Application of NMR Methods in Drug Discovery
We are collaborating with several other laboratories with expertise in synthetic chemistry, molecular biology and medical oncology to develop new therapeutics for cancer. State-of-the-art NMR methods are employed to provide information on protein-ligand interactions at an atomic resolution; information that is critical for the rational design of new therapeutics.
 
Representative Publications:
 
Gold nanoparticles as a platform for creating a multivalent poly-SUMO chain inhibitor that also augments ionizing radiation
YJ Li, AL Perkins, Y Su, Y Ma, L Colson, DA Horne, Y Chen
Proceedings of the National Academy of Sciences 109 (11), 4092-4097, 2012
 
The intrinsic affinity between E2 and the Cys domain of E1 in ubiquitin-like modifications
J Wang, W Hu, S Cai, B Lee, J Song, Y Chen
Molecular cell 27 (2), 228-237, 2007
 
Identification of a SUMO-binding motif that recognizes SUMO-modified proteins
Jing Song, Linda K Durrin, Thomas A Wilkinson, Theodore G Krontiris, Yuan Chen
Proceedings of the National Academy of Sciences of the United States of America, 101 (40), 14373-14378, 2004
 
More publications can be found at:
http://scholar.google.com/citations?user=zgAR9fsAAAAJ&hl=en
 

Yuan Chen, Ph.D. Facilities

NMR Facility
 
Computers and Software
  • Six Linex workstations
  • Two multi-processor servers
  • Software include: InsightII, FELIX, NMRVIEW, NMRDRAW, PIPE, MOLMOL, DYANA, CNS, ARIA, HADDOCK and AMBER.
 
Other Shared Equipment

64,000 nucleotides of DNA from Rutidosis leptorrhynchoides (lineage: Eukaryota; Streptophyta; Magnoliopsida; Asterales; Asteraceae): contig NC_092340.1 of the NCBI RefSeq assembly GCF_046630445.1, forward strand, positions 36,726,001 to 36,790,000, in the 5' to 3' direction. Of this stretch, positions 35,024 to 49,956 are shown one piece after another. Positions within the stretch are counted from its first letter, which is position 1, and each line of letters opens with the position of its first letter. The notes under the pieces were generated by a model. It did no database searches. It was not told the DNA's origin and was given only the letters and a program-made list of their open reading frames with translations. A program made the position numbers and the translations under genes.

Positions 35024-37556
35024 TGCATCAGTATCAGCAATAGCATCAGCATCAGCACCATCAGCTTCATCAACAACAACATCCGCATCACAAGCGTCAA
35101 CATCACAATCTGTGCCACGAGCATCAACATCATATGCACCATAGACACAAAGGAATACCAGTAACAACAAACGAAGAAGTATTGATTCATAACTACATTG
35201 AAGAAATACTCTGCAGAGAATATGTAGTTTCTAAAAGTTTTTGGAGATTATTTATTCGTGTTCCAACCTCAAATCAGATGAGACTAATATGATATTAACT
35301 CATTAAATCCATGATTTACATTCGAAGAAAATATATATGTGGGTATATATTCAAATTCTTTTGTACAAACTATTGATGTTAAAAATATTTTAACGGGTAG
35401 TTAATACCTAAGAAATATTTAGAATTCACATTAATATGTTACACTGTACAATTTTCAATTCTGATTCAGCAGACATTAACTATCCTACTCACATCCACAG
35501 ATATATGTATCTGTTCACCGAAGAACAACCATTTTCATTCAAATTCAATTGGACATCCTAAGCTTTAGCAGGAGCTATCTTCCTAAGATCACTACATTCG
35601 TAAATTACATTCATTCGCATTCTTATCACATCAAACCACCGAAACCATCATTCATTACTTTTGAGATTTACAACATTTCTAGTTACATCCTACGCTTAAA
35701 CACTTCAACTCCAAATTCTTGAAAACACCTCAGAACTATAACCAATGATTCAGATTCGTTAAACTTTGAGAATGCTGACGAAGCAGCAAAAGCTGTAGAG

• Isothermal titration calorimeter
  • Jasco CD instrument
  • Automated Applied Biosystems (AB) Procise Protein Sequencing System for N-terminal Edman degradation
  • A Perkin Applied Biosystems Procise C-terminal sequencer and a Hewlett Packard C-terminal sequencer
  • Dionex AAA Direct amino acid analyzer
  • HPLC systems suitable for narrow-bore and microcapillary chromatography and equipped for detection of peptides at 214 nm as well as variable wavelength fluorescence detection
  • Pharmacia FPLC for protein purification
  • Perkin-Elmer FTIR
  • Hitachi UV/VIS Spectrophotometer
  • Pharmacia BIAcoreTM System
  • PerSeptive Biosystems BioCAD/SPRINT
  • Bio-Rad scanning Densitometer
  • Three Thermo Finnigan LCQ family ion traps (two Classic and one Deca) equipped with electrospray/LC sources.
  • An Applied Biosystems Mariner electrospray (ES) Orthogonal TOF spectrometer
  • Applied Biosystems Voyager DE STR MALDI-TOF spectrometer
  • Scintillation and gamma counters
  • Wallac Micro Beta counter
  • Tomtec 96-well plate harvester
 

Lab Members

 
Current Lab Members

Shannon Maldonado
Senior Administrative Analyst
 
Ramir Vega
Research Associate
 
Grace Aldana-Masangkay, Ph.D.
Research Fellow
 
Aileen Alontaga, Ph.D.
Research Fellow
 
Nigus D Ambaye, Ph.D.
Research Fellow

Chih-Hong Chen, Ph.D.
Research Fellow

Li Du, Ph.D.
Research Fellow
 
Yi-Jia Li, Ph.D.
Staff Scientist
 
Alumni

Postdoctoral fellows
Yate-Ching Yuan, Ph.D.
Director of the Bioinformatic Core Facility at Beckman Research Institute of City of Hope

Maria Victoria Botuyan, Ph.D.
Staff scientist at Mayo Clinic, MN, USA

Jerry Hu, Ph.D.
Manager, Materials Research Laboratory Spectroscopy Facility, UC Santa Barbara

Donghai Lin, Ph.D.